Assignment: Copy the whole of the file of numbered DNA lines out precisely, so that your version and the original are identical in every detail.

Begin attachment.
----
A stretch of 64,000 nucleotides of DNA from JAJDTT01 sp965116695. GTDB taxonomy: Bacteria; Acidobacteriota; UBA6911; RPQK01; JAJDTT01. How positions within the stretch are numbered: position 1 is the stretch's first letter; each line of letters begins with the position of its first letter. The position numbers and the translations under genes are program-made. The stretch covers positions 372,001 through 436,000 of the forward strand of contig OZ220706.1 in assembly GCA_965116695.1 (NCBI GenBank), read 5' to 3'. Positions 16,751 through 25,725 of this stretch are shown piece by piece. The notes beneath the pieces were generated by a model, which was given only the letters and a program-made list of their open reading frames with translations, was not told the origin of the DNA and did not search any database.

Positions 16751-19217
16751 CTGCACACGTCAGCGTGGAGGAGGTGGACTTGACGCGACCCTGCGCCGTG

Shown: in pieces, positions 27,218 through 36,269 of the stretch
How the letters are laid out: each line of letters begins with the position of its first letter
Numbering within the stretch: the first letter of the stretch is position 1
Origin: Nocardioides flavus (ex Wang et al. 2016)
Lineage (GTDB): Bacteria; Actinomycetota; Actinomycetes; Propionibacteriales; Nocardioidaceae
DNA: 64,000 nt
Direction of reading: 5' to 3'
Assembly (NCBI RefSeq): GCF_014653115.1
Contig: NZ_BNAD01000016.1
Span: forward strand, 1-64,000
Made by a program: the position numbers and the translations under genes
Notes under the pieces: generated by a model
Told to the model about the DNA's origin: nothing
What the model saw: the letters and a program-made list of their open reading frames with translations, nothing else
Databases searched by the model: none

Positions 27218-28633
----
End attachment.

A stretch of 64,000 nucleotides of DNA from JAJDTT01 sp965116695. GTDB taxonomy: Bacteria; Acidobacteriota; UBA6911; RPQK01; JAJDTT01. How positions within the stretch are numbered: position 1 is the stretch's first letter; each line of letters begins with the position of its first letter. The position numbers and the translations under genes are program-made. The stretch covers positions 372,001 through 436,000 of the forward strand of contig OZ220706.1 in assembly GCA_965116695.1 (NCBI GenBank), read 5' to 3'. Positions 16,751 through 25,725 of this stretch are shown piece by piece. The notes beneath the pieces were generated by a model, which was given only the letters and a program-made list of their open reading frames with translations, was not told the origin of the DNA and did not search any database.

Positions 16751-19217
16751 CTGCACACGTCAGCGTGGAGGAGGTGGACTTGACGCGACCCTGCGCCGTG

Shown: in pieces, positions 27,218 through 36,269 of the stretch
How the letters are laid out: each line of letters begins with the position of its first letter
Numbering within the stretch: the first letter of the stretch is position 1
Origin: Nocardioides flavus (ex Wang et al. 2016)
Lineage (GTDB): Bacteria; Actinomycetota; Actinomycetes; Propionibacteriales; Nocardioidaceae
DNA: 64,000 nt
Direction of reading: 5' to 3'
Assembly (NCBI RefSeq): GCF_014653115.1
Contig: NZ_BNAD01000016.1
Span: forward strand, 1-64,000
Made by a program: the position numbers and the translations under genes
Notes under the pieces: generated by a model
Told to the model about the DNA's origin: nothing
What the model saw: the letters and a program-made list of their open reading frames with translations, nothing else
Databases searched by the model: none

Positions 27218-28633